In the late 1500s and early 1600s, there was a fashion for presenting mythological figures as a pretext for giving viewers images of fleshy women. The goddess Danaë was a popular subject. Her father, King Acrisius, had been told that she would bear a son who would kill him. To prevent such a fate, he locked her up in a room without doors or windows, only a skylight for light and air. Meanwhile, Zeus, the king of the ancient Greco-Roman gods, looked down through the skylight and desired Danaë. He came to her in the form of golden rain—in Bloemaert’s imagination, a shower of coins that poured into the chamber and into her womb. Soon after, Perseus was born. Years later, he accidentally killed his grandfather.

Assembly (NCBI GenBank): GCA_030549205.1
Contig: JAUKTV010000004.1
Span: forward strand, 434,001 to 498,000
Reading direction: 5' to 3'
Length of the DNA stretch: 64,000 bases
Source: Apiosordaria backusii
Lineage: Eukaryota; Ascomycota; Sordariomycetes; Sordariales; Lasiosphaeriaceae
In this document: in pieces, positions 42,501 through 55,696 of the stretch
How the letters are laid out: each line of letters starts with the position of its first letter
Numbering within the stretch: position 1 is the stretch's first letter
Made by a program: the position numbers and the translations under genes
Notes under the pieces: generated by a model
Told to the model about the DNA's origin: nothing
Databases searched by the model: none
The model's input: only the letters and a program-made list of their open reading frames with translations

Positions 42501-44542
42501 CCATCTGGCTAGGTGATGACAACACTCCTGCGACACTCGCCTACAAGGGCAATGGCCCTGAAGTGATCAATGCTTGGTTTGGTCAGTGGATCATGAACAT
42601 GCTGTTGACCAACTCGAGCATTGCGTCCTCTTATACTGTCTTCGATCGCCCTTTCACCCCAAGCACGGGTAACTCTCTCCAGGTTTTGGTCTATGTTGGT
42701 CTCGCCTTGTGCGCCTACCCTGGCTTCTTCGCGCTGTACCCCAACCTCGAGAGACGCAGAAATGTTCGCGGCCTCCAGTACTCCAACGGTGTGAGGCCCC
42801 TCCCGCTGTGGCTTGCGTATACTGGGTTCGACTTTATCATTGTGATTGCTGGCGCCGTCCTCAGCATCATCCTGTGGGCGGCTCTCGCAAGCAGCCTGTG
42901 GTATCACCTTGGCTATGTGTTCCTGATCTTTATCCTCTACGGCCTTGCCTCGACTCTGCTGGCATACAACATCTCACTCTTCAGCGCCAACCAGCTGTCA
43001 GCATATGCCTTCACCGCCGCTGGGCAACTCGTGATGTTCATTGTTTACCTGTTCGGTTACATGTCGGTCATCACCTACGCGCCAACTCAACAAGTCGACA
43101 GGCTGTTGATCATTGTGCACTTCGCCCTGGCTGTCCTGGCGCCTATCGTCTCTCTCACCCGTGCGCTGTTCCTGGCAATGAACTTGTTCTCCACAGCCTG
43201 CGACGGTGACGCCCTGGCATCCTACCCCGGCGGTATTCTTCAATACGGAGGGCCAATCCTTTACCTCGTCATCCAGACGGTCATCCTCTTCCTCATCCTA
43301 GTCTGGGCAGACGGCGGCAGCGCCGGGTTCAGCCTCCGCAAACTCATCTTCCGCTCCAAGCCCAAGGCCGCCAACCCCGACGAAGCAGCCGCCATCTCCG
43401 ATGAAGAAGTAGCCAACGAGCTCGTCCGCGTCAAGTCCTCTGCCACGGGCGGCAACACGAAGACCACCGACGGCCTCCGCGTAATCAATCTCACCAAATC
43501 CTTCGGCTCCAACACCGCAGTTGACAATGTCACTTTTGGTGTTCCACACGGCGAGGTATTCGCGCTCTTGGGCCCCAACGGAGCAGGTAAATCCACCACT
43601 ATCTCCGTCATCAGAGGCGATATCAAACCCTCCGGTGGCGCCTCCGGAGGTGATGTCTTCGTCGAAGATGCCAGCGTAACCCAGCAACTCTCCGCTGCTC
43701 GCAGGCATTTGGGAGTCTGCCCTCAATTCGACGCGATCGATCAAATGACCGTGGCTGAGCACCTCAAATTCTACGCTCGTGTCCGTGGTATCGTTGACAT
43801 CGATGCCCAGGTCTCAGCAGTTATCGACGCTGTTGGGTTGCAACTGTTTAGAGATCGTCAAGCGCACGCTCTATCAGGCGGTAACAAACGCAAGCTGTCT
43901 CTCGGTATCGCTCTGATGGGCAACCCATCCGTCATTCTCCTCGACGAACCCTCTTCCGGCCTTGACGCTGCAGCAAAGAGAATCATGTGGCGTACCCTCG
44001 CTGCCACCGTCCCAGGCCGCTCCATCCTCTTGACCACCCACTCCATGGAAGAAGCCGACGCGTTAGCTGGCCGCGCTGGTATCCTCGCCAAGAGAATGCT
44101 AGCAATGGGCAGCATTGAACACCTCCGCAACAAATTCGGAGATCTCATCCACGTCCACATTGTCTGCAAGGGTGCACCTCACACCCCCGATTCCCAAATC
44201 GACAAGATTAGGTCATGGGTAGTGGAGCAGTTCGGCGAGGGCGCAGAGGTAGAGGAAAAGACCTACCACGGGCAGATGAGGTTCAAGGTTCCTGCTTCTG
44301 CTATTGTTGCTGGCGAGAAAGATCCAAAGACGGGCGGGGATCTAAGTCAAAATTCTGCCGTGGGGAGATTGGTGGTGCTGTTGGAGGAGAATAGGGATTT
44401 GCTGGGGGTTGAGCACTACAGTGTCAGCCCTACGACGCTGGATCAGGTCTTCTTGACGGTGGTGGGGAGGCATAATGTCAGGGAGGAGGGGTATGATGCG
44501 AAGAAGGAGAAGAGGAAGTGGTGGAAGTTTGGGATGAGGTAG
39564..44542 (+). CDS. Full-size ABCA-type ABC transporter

Image: Jacob Matham, Dutch, 1571–1631, after Abraham Bloemaert, Dutch, 1566–1651, Danaë, 1610, engraving. The William M. Ladd Collection, gift of Herschel V. Jones, 1916 P.725

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